With the District 4 Bloomington City Council seat open after incumbent Patrick Martin decided against seeking reelection, Mr. Isaak Rooble, a businessman and past recipient of the “Community Leadership Award” at the 6th annual African Awards, is running to represent the northeastern part of the city that includes the area that Mall of America sits on.
A native of Somalia, Rooble, 36, came to the U.S. in 2011. He and his wife and children have called Bloomington home for the last 10 years. He has an associates degree in applied science from Rochester Community and Technical College.
Mr. Rooble spoke to Mshale after a recent Saturday door knocking exercise accompanied by outgoing two-term Councilmember Martin who has thrown his support behind him, as has the city’s mayor, Tim Busse who has been on the Council since 2011.
This is his first time running for elective office and a win in November will make him the first Somali to serve on the Bloomington City Council. The city is Minnesota’s fourth largest after Minneapolis, St. Paul and Rochester.
“I’m running to make Bloomington an even more attractive and stronger city,” Roble said. “As a community organizer and volunteer, I (have) tirelessly worked to make a positive impact on people’s lives and enhance their quality of life. My unique quality lies in bringing people together and setting a tone for good governance and leadership.”
The seven-member City Council, which includes the mayor, is up for election this year following redistricting. City voters will elect a mayor and six council members—one for each of the four districts, one at large and another two-year term at-large seat. Unlike the four district council members, at-large candidates are elected by voters citywide.
In 2021, the city implemented ranked choice voting for local elections following a charter amendment by city voters in 2020. The system eliminates the need for a primary election which allows for an unlimited number of eligible candidates to file and run for office.
“Our records show this is the first time in Bloomington’s history that the entire seven-person council has been on the ballot at the same time,” City Clerk Christina Scipioni said in a statement posted on the city’s website when candidate filing commenced on August 1. The filing period runs through August 15.
Those that follow him on social media know that Rooble likes sharing updates on what the city is up to, in terms of service delivery for those that might need them, although since campaigning got in high gear, campaign messages have also taken center stage.
His plans for the City Council however go beyond informing his fellow neighbors of what is going on.
“My governance starts from the bottom where I engage my neighbors and discuss issues and decisions that will impact the neighborhood and community at the neighborhood level. I’m not someone who will say decisions will be made at the city hall, I will bring those discussions to the community level environment, where voters and residents can understand what’s at stake and decide. Then, they can send us to city hall to make a final say on what they want and how they want things to be done.”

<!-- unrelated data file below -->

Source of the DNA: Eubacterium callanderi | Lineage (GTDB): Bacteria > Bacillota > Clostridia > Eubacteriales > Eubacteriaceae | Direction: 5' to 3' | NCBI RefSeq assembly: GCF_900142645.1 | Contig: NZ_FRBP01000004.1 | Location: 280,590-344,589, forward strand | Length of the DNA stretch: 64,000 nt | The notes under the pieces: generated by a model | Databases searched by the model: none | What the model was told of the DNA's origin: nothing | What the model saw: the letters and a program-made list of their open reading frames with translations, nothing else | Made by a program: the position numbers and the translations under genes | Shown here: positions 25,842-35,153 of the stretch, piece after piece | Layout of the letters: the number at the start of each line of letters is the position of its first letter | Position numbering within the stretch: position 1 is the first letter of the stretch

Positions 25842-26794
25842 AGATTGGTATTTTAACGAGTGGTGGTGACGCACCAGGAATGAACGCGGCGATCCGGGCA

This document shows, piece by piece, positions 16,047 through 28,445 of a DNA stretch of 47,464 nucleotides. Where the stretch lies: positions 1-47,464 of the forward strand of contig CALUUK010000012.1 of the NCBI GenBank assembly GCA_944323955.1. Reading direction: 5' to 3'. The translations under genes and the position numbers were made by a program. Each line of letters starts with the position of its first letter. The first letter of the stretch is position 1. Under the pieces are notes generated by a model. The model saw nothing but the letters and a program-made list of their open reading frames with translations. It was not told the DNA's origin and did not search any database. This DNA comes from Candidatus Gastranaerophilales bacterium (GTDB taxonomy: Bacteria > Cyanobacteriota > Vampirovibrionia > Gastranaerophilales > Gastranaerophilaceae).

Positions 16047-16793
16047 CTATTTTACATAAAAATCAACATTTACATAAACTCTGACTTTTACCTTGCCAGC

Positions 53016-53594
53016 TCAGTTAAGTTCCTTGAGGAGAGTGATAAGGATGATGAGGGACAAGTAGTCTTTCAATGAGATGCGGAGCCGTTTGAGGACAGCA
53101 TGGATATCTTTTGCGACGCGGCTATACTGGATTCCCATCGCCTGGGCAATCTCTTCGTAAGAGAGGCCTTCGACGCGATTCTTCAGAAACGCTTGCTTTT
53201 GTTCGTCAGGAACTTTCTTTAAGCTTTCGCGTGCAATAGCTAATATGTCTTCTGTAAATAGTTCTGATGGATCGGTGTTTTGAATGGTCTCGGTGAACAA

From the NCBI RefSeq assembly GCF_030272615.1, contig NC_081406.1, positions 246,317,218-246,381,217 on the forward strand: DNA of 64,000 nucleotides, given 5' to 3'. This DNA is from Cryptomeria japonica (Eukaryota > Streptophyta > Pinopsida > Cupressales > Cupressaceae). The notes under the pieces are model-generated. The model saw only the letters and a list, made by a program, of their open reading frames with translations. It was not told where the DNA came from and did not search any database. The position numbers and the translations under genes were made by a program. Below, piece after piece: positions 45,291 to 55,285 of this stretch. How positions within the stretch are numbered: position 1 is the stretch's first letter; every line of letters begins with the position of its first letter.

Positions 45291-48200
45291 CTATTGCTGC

Rooble says his top priorities are public safety, small business, affordable housing and accessible city services. He believes being intentional in harnessing public input is key to making Bloomington a thriving city.
“In both my public and professional lives, I’ve been a positive, decisive and compassionate advocate for our residents and small business,” attributes he says he will bring to the Council for the benefit of the city.
Rooble says what motivated him to run is the city’s “fast growing, diverse and vibrant community, and the many plans for our city,” the latter a reference to “Forward 2040,” the city’s comprehensive plan adopted in 2018 that guides development and public investments in city facilities and services such as parks, trails, fire stations, roads, sewer and water systems, and housing.
Rooble says he was disappointed when Bloomington lost the bid to host the 2027 World Expo but believes the loss provides the city with a great opportunity to explore other uses for the parcel around the Mall of America that was to be the site for the expo, referred to as the South Loop.
“We have a discussion going on about the South Loop already (and) once elected I am looking forward to bringing the community together on how we can use those resources to move the city forward for the benefit of our residents,” Rooble said.
Register to vote
Election Day is November 7.
While in Minnesota the law allows voters to register on election day at their voting location, registering in advance is highly recommended.
October 17 is the last day to register in advance as a voter.
Register in advance at this Secretary of State website.
Election Judges: The City of Bloomington is also looking for election judges and will provide paid training. Check required qualifications and apply at this city website.